Plan for Richmond in state’s hands
On the same day that Washington County Board of Supervisors approved the new plan for the Richmond and Rubio sanitary sewer projects, as requested by the Iowa Department of Natural Resources (DNR), area DNR staffer Dennis Ostwinkle was in Des Moines talking to state DNR about the new plan.
Supervisor Jack Seward Jr. told the supervisors during their weekly meeting Tuesday morning that he had completed the new plan and delivered draft copies to the Washington DNR office on Friday, June 14. He said he turned it in as a draft plan because the board had not approved it by the June 14 deadline.
Seward said his plan just covers the likely contributors to the four samples that tested positive for sewage in the Richmond community last fall. However, he said the DNR wants all of the property owners who were slated for hookup to a public lagoon system to have private septic systems that meet state regulations.
In his plan, Seward states, “A survey of the homes in the Richmond area has led us to focus, at the highest priority, on the homes that would have contributed to the contamination found in the four most recent samples documented by the DNR.”
The homes in the area that did not contribute to the contaminated samples, Seward states, are “positioned next on the priority scale for this proposal.”
The plan states, “The homes in this situation in the surrounding area will be dealt with in the usual manner that normally triggers enforcement action — a system failure requiring maintenance and repair, a documented complaint or when the property changes ownership.”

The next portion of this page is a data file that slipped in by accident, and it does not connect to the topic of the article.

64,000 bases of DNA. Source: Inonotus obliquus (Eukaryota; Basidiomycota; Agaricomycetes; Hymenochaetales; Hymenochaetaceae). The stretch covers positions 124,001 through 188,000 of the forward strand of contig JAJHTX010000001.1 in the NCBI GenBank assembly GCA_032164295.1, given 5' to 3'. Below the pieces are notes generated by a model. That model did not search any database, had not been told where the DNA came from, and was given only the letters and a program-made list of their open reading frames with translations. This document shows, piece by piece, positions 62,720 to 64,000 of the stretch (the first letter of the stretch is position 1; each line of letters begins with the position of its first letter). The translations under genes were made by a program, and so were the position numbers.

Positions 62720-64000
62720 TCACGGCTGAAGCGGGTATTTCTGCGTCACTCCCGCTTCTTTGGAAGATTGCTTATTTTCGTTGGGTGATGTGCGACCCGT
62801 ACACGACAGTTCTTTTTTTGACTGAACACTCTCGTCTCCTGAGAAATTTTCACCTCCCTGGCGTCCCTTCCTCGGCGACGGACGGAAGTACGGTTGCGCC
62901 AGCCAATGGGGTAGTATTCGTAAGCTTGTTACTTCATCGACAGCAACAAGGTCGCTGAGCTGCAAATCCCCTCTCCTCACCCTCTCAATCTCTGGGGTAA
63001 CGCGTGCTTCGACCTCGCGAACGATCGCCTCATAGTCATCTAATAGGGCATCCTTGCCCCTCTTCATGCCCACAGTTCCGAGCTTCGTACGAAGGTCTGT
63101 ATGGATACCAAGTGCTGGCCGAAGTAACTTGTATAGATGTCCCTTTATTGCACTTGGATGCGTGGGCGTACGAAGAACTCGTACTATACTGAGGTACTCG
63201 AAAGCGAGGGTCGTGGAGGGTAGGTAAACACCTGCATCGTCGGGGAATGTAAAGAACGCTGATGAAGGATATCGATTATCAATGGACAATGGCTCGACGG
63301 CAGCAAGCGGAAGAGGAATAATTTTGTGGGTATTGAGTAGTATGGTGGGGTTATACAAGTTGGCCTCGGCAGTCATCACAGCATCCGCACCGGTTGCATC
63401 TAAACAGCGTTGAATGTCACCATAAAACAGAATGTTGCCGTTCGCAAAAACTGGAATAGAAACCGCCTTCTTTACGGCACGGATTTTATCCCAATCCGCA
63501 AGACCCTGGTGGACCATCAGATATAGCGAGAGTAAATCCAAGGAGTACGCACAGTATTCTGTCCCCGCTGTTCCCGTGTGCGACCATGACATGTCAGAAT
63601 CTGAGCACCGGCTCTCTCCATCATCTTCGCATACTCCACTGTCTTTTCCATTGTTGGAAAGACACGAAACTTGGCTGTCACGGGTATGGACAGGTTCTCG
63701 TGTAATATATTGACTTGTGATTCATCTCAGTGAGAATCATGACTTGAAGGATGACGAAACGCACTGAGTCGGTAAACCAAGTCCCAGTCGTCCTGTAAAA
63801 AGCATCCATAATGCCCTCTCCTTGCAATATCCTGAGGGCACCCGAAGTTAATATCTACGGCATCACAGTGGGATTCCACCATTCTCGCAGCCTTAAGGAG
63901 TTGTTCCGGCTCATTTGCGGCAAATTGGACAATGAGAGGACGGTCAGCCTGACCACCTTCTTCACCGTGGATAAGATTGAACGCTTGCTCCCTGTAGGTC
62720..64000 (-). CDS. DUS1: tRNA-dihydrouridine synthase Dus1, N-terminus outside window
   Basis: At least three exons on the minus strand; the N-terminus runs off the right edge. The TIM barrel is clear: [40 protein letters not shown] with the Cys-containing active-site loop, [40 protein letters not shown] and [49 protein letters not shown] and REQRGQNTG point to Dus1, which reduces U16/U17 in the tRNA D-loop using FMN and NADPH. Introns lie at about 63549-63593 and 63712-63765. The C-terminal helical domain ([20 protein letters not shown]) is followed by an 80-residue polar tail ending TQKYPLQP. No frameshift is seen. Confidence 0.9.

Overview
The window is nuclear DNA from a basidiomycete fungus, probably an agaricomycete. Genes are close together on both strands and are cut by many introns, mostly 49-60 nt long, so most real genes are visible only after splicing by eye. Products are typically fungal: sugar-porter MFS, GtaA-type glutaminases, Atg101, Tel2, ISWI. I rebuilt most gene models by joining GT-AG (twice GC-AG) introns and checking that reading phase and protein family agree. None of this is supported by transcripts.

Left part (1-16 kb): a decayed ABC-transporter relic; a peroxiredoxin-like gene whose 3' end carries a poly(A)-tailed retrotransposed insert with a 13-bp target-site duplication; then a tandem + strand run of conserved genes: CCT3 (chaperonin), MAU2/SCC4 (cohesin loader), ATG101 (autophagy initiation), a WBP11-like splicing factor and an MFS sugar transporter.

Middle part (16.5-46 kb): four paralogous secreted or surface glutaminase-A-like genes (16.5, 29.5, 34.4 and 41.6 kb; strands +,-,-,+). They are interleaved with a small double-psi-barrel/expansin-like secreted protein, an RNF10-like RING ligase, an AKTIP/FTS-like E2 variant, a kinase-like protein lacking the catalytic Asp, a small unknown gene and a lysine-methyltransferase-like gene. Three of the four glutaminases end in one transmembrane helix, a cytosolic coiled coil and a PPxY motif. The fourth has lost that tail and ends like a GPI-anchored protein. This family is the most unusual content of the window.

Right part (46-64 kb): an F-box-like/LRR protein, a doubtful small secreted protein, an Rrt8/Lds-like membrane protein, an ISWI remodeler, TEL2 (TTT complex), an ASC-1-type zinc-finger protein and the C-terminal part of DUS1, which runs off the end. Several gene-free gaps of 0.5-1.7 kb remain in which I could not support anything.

According to the plan, the homes in the Rubio area defined by the Regional Utility Service Systems (RUSS) project are unchanged.
Built into the plan is enforcement. A timetable provided indicates that the time between an official notice of violation and a court decision or order of compliance would be approximately six and one-half months. The plan also states that Washington County could complete the plan by June 1, 2014, which is the deadline established by the DNR.
The plan and supporting documents are available at county courthouse.
In other business, the board approved a federal aid agreement for an overlay project on W64. County engineer Jacob Thorius said this project involves putting a concrete overlay on county road W64, also known as Vine Avenue and old 218, from G36 north to just south of Highland High School. He said the project will likely be let in December or January with work beginning next May. The project is estimated to cost $2 million, with 80 percent coming from federal funding and 20 percent from the state in the form of farm-to-market road funds.